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New technology coming to Fichardt Park, and what you can do about noisy neighbours

Crime reported in December 2019

Housebreaking
Usmar Street
Jan Enslin Street
La Cornillier Street

Attempted housebreak
Stollreither Street

Theft of motor vehicle
Gustav Crescent (ROSEPARK)

Attempted theft of motor vehicles
Van Reenen Street


Lucky draw: Referral winner

Congratulations to Straus and Amanda Bell who won a radio and are now part of our FICH-Net radio community.

A special mention to Werner van Eck who made the most successful referrals of 2019.

Jacques Meiring, Amanda Bell, Struas Bell, Kobus Olivier
Werner van Eck

Frogfoot’s smart street poles to improve quality of life for Fichardt Park residents

In an industry first for South Africa, Frogfoot Networks (Pty) Ltd, a licensed open access fibre network provider, will be rolling out smart street poles to provide the community of Fichardt Park, Bloemfontein, with well-lit streets, improved public safety and security, and access to WiFi connectivity.

When looking to expand fibre infrastructure in the suburb, Frogfoot was approached by the Fichardt Park Neighbourhood Association (FNA) about laying additional infrastructure that could be used to improve the quality of life of the neighbourhood’s residents, and has taken on this challenge as part of its commitment to the community.

Frogfoot will install 33 of these smart street poles at predetermined crime hotspots and on main routes in order to utilise closed circuit television (CCTV) cameras to their full potential. Frogfoot will be responsible for bearing the cost of installation as well as ongoing maintenance of this infrastructure.

Access to the live feeds will be provided to the FNA at no charge. This implementation also has the capability of being extended to include automatic number plate recognition, with integration into the SA Police’s database of stolen vehicles.

In addition, the columns will make use of highly efficient LED bulbs, together with safe low voltage power distributed through the fibre ducts to light up the streets in a more environmentally friendly manner. Frogfoot will further provide backup power from its nodes by using generators or uninterruptible power supply (UPS).

But, it’s not just about the security cameras or the energy-efficient lighting. What makes these street poles really smart is the ability to add on a variety of services, which Frogfoot will monetise in order to install and support this infrastructure.

The first on the list is the addition of wireless local area network (WLAN) infrastructure, which effectively turns each one of the smart street lights into an open access WiFi access point, which a wireless internet service provider (WISP) can use to provide improved internet connectivity to the suburb’s residents.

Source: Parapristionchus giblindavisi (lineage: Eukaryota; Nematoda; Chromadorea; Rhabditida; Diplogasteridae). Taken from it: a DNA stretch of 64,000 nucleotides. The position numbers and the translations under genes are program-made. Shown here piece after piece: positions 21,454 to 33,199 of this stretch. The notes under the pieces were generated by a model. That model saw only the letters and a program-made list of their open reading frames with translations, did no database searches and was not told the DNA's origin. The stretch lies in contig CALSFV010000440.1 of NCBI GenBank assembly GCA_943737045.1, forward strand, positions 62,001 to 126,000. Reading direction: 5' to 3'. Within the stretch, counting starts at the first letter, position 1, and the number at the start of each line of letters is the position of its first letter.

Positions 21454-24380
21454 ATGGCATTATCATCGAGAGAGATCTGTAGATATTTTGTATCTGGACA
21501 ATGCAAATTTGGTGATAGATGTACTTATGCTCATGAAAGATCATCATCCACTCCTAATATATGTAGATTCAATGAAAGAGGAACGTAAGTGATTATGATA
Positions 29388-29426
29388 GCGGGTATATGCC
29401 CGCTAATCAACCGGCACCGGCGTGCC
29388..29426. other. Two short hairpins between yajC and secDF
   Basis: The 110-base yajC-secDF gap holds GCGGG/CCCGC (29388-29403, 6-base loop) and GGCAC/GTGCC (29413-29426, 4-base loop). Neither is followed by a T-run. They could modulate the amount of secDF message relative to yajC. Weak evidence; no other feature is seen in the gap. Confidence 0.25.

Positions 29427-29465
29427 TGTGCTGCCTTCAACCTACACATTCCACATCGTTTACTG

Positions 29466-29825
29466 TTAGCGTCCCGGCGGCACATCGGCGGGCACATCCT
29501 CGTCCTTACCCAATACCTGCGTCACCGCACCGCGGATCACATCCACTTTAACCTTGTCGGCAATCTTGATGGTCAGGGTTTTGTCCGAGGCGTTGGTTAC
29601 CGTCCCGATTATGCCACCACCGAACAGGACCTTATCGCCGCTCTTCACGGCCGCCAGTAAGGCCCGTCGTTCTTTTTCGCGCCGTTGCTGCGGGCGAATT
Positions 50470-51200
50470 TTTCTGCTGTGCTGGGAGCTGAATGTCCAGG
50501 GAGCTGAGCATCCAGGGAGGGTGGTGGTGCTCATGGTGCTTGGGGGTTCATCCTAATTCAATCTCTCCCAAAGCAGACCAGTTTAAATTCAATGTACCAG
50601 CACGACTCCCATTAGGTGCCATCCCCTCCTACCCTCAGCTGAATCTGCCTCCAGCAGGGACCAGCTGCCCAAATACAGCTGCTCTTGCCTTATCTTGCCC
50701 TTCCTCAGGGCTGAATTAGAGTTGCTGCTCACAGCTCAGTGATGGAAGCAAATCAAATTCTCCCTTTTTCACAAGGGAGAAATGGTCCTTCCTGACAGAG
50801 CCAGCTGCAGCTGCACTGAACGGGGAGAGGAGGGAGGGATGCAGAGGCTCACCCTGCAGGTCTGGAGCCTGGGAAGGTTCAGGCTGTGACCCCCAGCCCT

Residents are already looking forward to having access to real-time information that will contribute to better decision making and assist the security team to act faster. One community member, Des Bothma, commended the FNA for turning to modern technology to help make Fichardt Park “the best neighbourhood in Bloemfontein”.

If you would like to find out more information regarding this project, please contact the Bloemfontein Project Manager, Shawn van Heerden on 074 449 7176.

Find out more about froggin’ awesome fibre here: www.frogfoot.com


Noise control

Rest disruption can occur anytime of the day or night (eg. residents who work evening shifts need rest while others mow their lawns). Noise is a common problem in our neighbourhood and persistent noise disturbances leads to great frustration among residents. It is, therefore, pertinent that residents know that there are clear laws regarding noise levels and that they can and should take action.

The following procedure should be followed when calling in a complaint:

24/7 noise complaint/control number: 051 405 8771

You are trying to read while your neighbour is playing extremely loud music.

  1. You contact the number when you hear your neighbour’s music.
  2. The police will send a vehicle to your address.
  3. The officer will stop his vehicle a sufficiently far distance from your residence and listen if he can hear the music as well.
  4. If he determines that the music is a true disruption, then he will visit the source of the disturbance.
  5. He will visit the owner of the residence to turn down the volume and give him a warning.
  6. Police officer leaves.
  7. The disturbance continues and you phone the number again.
  8. A police officer will repeat the process.
  9. A second warning will be given and the officer will turn down the volume himself and leave.
  10. The disturbance continues and you phone for a third time.
  11. The process is repeated.
  12. The police officer will take your statement and open a case docket.
  13. The officer will confiscate your neighbour’s stereo system.
  14. The case goes to court.

This process is followed for all noise disturbances.

Comments(2)

  1. REPLY
    Herman Steyl says

    HI,
    Please advise whether guest houses are subject to some sort of code of conduct with reference to controlling behavior/noise levels of their guests?

    • REPLY
      FWAFNA says

      Hi Herman. Guesthouses are subject to the regular code of conduct regarding noise. The police can be called to a noise disturbance at a guesthouse, then the owner is responsible for any action taken by the police. Then clients of the guesthouse are responsible for any police action if they signed a document saying that they will adhere to the noise rules of the guesthouse.

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